Australian companies Alauda and Airspeeder announced the first and successful test flight of the Mk3 sports flying car. It passed in unmanned mode and was controlled remotely, through a robotic avatar simulating a human body. Later this year, three races are planned at once with the participation of such flying machines in different countries /
The Alauda Aeronautics Mk3 EXA is a 130kg octacopter without a pilot or avatar. The total capacity of eight electric motors is 320 kilowatts. They drive eight two-blade propellers with a diameter of about 80 centimeters, located on four levers. The maximum speed of the device has not been specified, but, according to the official teaser video, the Mk3 accelerated to more than 150 kilometers per hour during testing. Although it can be an artistic element of a promotional campaign.
Airspeeder's press release (PDF) for the first flight of a new generation of flying race cars indicates that the Mk3 is capable of accelerating from zero to 100 kilometers per hour (62 mph) in 2.8 seconds. The maximum flight altitude reaches 500 meters, and the carrying capacity is 80 kilograms. The latter characteristic somewhat limits the list of persons who can be admitted to the pilot's seat. Yes, although the third generation cars are remotely controlled during the test flight and announced competitions, they have a full cockpit.
The fact is that the Mk3 model according to the plan should be the last iteration of Alauda developments before the creation of a manned version of the Mk4. That is why the control is carried out not just through the TV channel, but through the avatar imitating some parts of the human body. The company intends not only to put on a show, but also to check at competitions what loads the pilot will experience in "combat" conditions, as well as to assess possible problems in his interaction with the machine.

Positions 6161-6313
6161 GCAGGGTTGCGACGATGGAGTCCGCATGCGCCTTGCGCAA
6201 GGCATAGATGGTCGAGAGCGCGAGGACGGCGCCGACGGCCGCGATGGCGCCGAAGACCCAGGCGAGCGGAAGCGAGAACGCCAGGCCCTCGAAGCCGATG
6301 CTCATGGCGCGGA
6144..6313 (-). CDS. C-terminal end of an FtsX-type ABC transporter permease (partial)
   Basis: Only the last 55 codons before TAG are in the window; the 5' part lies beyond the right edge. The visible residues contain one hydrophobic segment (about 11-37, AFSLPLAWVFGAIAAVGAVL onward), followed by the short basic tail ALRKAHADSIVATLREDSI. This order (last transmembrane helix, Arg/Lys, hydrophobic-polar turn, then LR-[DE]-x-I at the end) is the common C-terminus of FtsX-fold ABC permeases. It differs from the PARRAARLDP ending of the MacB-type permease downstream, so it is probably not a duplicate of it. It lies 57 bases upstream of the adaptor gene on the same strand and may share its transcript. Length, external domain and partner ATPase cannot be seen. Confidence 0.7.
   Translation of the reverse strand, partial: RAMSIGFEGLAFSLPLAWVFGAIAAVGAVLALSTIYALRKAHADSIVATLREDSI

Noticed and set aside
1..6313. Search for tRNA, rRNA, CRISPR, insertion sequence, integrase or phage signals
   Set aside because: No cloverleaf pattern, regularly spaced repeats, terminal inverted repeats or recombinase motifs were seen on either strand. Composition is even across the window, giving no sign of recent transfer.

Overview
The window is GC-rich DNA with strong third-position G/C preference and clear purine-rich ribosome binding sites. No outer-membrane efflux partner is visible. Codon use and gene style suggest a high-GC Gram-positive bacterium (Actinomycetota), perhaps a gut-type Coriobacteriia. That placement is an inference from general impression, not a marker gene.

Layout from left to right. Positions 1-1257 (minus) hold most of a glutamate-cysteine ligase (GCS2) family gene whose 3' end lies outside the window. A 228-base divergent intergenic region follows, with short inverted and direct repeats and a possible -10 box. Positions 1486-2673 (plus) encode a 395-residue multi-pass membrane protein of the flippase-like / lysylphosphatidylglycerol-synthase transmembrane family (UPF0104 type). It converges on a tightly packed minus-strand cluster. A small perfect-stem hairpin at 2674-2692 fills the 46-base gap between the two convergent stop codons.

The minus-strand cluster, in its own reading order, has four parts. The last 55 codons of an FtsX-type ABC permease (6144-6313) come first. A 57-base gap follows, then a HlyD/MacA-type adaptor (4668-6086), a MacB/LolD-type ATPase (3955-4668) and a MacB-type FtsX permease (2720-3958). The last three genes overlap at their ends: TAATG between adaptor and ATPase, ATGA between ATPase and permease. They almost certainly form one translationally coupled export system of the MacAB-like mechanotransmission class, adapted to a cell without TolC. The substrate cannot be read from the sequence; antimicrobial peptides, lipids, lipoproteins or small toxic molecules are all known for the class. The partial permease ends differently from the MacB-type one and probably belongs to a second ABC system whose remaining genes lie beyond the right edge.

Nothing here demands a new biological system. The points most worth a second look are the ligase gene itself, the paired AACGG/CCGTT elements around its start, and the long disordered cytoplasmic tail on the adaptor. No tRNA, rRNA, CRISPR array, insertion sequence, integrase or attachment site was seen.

This is the ultimate goal of the Australian startup: manned flying car racing. Alauda and Airspeeder founder Matthew Pearso n believes that progress in the development of such a transport makes sense to stimulate through sports. And his point of view cannot be called unfounded: in the history of the automotive industry, you can find many technical solutions that were first invented for racing, and then they migrated to serial "civilian" models.
In the first pilotless races, highly trained pilots will sit in specially prepared cockpits of the Alauda Aeronautics Mk3 EXA. All their interactions with the controls will repeat the avatars on the track. And the latter does not even have to be built: Airspeeder races are held in augmented reality (AR) format. An outside observer will only be able to see a few large octacopters making intricate circles over the Australian desert.
But before the eyes of the pilots and viewers of the official broadcast, a virtual track in the air will appear over the images from the cameras. The idea of Pearson and a team of like-minded people is a competition in technically identical flying cars, the victory in which depends only on the skill of the riders. A dozen Mk3s have already been put into production, so, according to Airspeeder, by the end of the year it will be possible to hold three demonstration races (what will it be called now?) With the participation of several teams (two cars for each). Well, next year the company is planning a full-fledged EXA Series world championship with tracks in different countries.
Former engineers from Mclaren, Brabham, Boeing, Mclaren, Jaguar and Rolls-Royce contributed to the creation of racing flying cars. Alauda Aeronautics' headquarters and center are located in the south of Australia, in the city of Adelaide. This Pearson company is responsible for the engineering side of the issue. Airspeeder is in charge of organizing competitions and providing information support for all events.